Immune Support Tips for Kidney Patients
The health of the kidneys and immune system are closely linked. When the kidneys are no longer able to function properly due to damage or disease, the immune system struggles to protect the body against viruses and infections. For chronic kidney disease patients, this makes it especially important to support your immune health. Here are a few immune boosting tips to keep in mind.
Eat the rainbow
Eating a colorful variety of produce suitable for a kidney diet powers your immune system with essential nutrients and minerals. Vegetables and fruits contain pigments called phytonutrients that give them their different colors and indicate their health benefits. For example, orange produce is rich in immune-boosting Vitamin C and blue produce is typically high in antioxidant and anti-inflammatory properties. By incorporating many different colored fruits and vegetables into your diet, you’re fueling your body (and immune system!) with the nutrients it needs to help you stay well.
Avoid ultra-processed foods
Ultra-processed foods are food items that contain large amounts of additives like salt, sugars, oil, dyes, and other stabilizers. These foods are fairly easy to identify – they typically contain a long list of ingredients, many of which are difficult to pronounce or are unrecognizable. This type of processing strips food of its nutrients. The result is a product low in nutritional value and high in calories and inflammatory properties. For chronic kidney disease patients, significantly reducing your consumption of ultra-processed foods means putting less stress on your body by avoiding sources of nitrates, phosphates, and sodium that your kidneys are struggling to filter.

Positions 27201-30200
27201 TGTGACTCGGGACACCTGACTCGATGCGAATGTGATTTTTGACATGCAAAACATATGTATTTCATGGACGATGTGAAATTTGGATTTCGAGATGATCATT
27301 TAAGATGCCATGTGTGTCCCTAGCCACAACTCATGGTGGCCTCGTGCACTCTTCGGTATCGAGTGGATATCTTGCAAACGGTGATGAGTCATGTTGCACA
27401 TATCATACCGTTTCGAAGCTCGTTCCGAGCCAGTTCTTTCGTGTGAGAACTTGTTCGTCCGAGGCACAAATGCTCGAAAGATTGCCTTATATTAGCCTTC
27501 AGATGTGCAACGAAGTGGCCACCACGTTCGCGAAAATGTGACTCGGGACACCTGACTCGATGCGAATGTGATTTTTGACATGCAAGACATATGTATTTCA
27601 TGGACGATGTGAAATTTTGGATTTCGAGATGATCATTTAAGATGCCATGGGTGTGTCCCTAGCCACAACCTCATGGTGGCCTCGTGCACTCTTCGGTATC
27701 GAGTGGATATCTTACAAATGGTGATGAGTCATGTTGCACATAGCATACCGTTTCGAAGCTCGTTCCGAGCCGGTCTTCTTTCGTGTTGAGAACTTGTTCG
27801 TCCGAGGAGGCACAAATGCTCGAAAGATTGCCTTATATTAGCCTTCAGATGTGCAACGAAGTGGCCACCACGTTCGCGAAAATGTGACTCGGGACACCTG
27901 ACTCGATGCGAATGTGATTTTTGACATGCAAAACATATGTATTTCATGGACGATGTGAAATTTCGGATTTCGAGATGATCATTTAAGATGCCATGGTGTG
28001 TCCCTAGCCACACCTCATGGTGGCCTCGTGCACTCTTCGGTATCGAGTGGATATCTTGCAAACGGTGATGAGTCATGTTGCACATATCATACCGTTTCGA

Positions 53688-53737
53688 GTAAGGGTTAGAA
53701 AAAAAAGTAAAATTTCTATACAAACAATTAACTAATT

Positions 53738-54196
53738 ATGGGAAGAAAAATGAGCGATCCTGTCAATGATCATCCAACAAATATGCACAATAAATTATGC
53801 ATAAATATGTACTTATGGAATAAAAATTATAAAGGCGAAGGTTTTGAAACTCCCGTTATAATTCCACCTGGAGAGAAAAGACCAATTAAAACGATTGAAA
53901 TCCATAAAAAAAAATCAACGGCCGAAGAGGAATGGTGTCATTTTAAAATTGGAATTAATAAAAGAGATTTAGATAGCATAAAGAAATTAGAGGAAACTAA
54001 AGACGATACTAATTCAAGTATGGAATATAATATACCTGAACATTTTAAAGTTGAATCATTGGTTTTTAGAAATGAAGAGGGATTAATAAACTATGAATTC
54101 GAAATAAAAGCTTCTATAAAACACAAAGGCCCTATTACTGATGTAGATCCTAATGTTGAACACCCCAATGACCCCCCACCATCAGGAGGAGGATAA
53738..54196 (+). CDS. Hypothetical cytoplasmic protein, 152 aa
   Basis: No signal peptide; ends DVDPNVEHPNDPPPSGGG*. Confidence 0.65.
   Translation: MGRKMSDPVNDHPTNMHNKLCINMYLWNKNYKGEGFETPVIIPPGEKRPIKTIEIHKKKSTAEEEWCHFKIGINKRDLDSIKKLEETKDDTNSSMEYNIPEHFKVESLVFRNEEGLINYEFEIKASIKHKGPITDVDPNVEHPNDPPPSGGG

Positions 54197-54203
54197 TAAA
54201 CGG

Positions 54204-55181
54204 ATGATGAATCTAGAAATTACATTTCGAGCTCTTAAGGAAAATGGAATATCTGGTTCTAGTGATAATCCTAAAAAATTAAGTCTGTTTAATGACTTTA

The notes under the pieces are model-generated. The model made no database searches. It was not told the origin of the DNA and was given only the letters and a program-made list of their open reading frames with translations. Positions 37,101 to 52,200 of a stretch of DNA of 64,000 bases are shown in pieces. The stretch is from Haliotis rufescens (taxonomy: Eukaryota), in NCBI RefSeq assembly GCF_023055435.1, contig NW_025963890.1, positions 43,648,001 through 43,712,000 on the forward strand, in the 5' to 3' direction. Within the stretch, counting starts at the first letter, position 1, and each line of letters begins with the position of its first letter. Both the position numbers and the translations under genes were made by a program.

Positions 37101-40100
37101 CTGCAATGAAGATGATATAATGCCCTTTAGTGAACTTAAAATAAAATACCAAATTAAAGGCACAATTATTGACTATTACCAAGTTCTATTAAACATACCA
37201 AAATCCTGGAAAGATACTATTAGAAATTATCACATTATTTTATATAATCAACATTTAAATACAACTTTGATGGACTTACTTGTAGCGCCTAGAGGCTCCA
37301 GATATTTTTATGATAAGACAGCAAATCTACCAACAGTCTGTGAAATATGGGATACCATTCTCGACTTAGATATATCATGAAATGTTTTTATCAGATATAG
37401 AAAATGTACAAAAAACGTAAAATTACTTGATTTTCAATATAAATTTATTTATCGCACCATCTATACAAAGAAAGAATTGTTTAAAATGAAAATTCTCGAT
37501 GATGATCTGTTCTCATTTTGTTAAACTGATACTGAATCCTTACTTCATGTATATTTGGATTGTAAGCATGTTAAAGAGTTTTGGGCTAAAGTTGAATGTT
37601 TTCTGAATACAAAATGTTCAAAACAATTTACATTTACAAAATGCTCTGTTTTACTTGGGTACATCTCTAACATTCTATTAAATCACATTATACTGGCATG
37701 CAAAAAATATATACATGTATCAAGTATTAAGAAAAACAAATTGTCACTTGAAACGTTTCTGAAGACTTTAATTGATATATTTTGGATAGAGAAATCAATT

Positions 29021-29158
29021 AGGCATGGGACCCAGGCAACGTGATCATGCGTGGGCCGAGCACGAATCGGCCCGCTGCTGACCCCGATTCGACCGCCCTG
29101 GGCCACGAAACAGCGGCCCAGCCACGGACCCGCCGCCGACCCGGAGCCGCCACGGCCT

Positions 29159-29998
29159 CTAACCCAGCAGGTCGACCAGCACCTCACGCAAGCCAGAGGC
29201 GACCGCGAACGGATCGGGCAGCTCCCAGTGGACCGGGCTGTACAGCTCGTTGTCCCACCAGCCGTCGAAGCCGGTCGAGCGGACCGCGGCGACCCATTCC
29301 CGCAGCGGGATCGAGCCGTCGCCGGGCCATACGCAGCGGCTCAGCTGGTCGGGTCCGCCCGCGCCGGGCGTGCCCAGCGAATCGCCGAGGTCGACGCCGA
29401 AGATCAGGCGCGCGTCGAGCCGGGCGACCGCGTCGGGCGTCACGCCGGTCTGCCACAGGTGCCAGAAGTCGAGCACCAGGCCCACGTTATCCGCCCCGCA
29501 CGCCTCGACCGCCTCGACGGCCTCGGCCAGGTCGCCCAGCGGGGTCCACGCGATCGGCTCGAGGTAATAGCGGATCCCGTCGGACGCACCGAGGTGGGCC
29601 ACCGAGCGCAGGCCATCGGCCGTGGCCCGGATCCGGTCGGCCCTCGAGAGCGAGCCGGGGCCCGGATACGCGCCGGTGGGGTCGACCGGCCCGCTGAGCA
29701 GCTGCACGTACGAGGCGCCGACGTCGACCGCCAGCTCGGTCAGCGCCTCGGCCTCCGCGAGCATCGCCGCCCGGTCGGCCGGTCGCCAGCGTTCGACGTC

Maintaining an exercise routine with chronic kidney disease can help you manage stress, increase your energy levels, and fend off hypertension – all while boosting your immune health. Exercise can support your immune system by decreasing the amount of inflammation in the body and slowing the release of stress hormones. If you’re new to exercise, start with low-intensity activity like walking, aerobics, and yoga. As always, be sure to check in with your Nephrology Associates of Greater Cincinnati care team before making any drastic changes to your lifestyle and fitness routine. Read this previous post for more information about exercising with kidney disease.
Keep germs away
One of the best things we can do for our immune system is to keep infections at bay in the first place. Keep up to date with the vaccinations your kidney care team recommends, cover coughs and sneezes, and avoid sharing utensils or glasses with others. You’re likely washing your hands after going to the bathroom, while preparing food, and after other messy tasks, but don’t forget about washing up after petting an animal, blowing your nose, caring for a sick relative, and touching commonly shared surfaces. Be sure to lather and scrub your hands for 20 seconds to kill germs and bacteria before rinsing thoroughly with water.
For personalized kidney health plans and lifestyle tips, talk to your Nephrology Associates of Greater Cincinnati care team.